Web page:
doesn’t necessarily equate
to affordable housing. Much
of the new construction
is more expensive than
existing housing, said Mike
Wilkerson, senior economist
with ECONorthwest.
The median monthly
rent in Portland is $1,200.
In order to afford that, you’ll
need to earn 113 percent of
median income, Wilkerson
said. If the unit was built
after 2007, that price climbs
to $1,750. Nearly 54 percent
of Portland renters are
paying at least 30 percent
of their income toward rent,
according to Lehner’s anal-
ysis of census igures.
Increased demand for
construction work has driven
up the bids contractors make
on projects by up to 20
percent, Wilkerson said.
commissioner’s rulings on
prevailing wage also can
drive up building costs,
Creager said.
One is example is the
Yards at Union Station, a
built in ive phases in
downtown Portland. For the
irst two phases, the Yards
at Union Station developers
were required to pay the
residential wage to workers
on the project.
After Labor Commis-
sioner Brad Avakian took
ofice, he ruled the inal
three stages — which were
identical to the irst —
demanded a commercial
wage, because 20 percent
of the development had
commercial features. The
other 80 percent of the
project was residential. That
decision drove up labor
costs for the project by 25
percent, Creager said.
A solution to help reign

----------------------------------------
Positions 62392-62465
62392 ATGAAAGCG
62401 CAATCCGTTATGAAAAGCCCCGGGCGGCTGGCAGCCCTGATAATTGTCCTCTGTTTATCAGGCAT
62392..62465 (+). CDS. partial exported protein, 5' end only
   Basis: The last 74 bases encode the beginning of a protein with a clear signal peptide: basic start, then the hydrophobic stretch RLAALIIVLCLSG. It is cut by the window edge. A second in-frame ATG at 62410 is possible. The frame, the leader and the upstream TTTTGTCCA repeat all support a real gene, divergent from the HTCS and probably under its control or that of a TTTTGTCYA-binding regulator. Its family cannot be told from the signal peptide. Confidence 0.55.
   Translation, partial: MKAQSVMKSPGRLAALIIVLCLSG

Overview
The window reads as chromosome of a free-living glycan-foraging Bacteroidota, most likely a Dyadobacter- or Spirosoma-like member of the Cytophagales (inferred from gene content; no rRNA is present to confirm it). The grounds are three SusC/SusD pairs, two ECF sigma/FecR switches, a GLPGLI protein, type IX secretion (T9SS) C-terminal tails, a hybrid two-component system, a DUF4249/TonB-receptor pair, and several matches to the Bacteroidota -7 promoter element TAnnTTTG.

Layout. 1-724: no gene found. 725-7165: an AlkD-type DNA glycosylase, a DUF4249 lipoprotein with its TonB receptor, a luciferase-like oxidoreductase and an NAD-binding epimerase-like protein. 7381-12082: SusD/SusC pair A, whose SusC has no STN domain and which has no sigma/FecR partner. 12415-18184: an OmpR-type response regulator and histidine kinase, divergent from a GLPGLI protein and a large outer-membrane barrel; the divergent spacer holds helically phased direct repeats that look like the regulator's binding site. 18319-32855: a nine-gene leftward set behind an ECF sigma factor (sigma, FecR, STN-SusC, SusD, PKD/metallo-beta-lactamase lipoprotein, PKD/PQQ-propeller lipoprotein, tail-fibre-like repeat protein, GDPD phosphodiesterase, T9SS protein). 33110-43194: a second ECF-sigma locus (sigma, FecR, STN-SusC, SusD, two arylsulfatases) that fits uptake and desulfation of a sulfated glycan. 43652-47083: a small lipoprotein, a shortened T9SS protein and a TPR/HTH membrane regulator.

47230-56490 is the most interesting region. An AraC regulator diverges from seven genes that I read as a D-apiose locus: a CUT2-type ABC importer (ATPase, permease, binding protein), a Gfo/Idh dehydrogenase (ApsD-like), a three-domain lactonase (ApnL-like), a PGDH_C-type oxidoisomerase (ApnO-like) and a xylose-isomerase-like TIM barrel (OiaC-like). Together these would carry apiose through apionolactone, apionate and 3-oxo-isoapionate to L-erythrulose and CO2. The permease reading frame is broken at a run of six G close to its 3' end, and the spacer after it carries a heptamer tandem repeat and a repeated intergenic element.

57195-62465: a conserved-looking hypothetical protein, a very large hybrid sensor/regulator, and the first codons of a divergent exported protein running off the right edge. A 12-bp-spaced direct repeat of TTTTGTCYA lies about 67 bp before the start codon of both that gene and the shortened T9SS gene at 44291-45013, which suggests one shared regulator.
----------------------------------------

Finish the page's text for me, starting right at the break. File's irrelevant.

in those labor costs is to
apply a split wage rate to
such projects, he said.
Local zoning laws limit
where developers can build
multifamily units, and there
are few areas where building
multifamily units is viable
because of the high cost
of installing infrastructure,
Wilkerson said.
Panelists recommended
easing limits on density and
prohibitions on duplexes,
triplexes and garden-style
apartments in single-family
neighborhoods. Decreasing
restrictions on construction of
condos and prefabricated and
modular homes also could
help increase affordable
housing capacity.
said, low-income housing
credits need to be targeted
geographically where the
greatest need is, which is not
happening now.
Creager, of the Portland
Housing Bureau said, even
something as simple as
including cost control into
the charge of a city’s design
review commission might
help remove obstacles for
Last session, lawmakers
passed legislation to end
the state’s 17-year ban on
requiring developers to
include affordable housing
in their plans, a measure to
prohibit rent increases in
the irst year of a month-to-
month tenancy and increase
notice for rent increases
from 30 to 90 days, a pilot
affordable housing program
for smaller communities and
a measure to allow annex-
ations without going to the
people for a vote.
The Legislature also
poured millions of dollars
into emergency and home-
less housing assistance,
foreclosure counseling and
other programs designed to
keep people in their homes.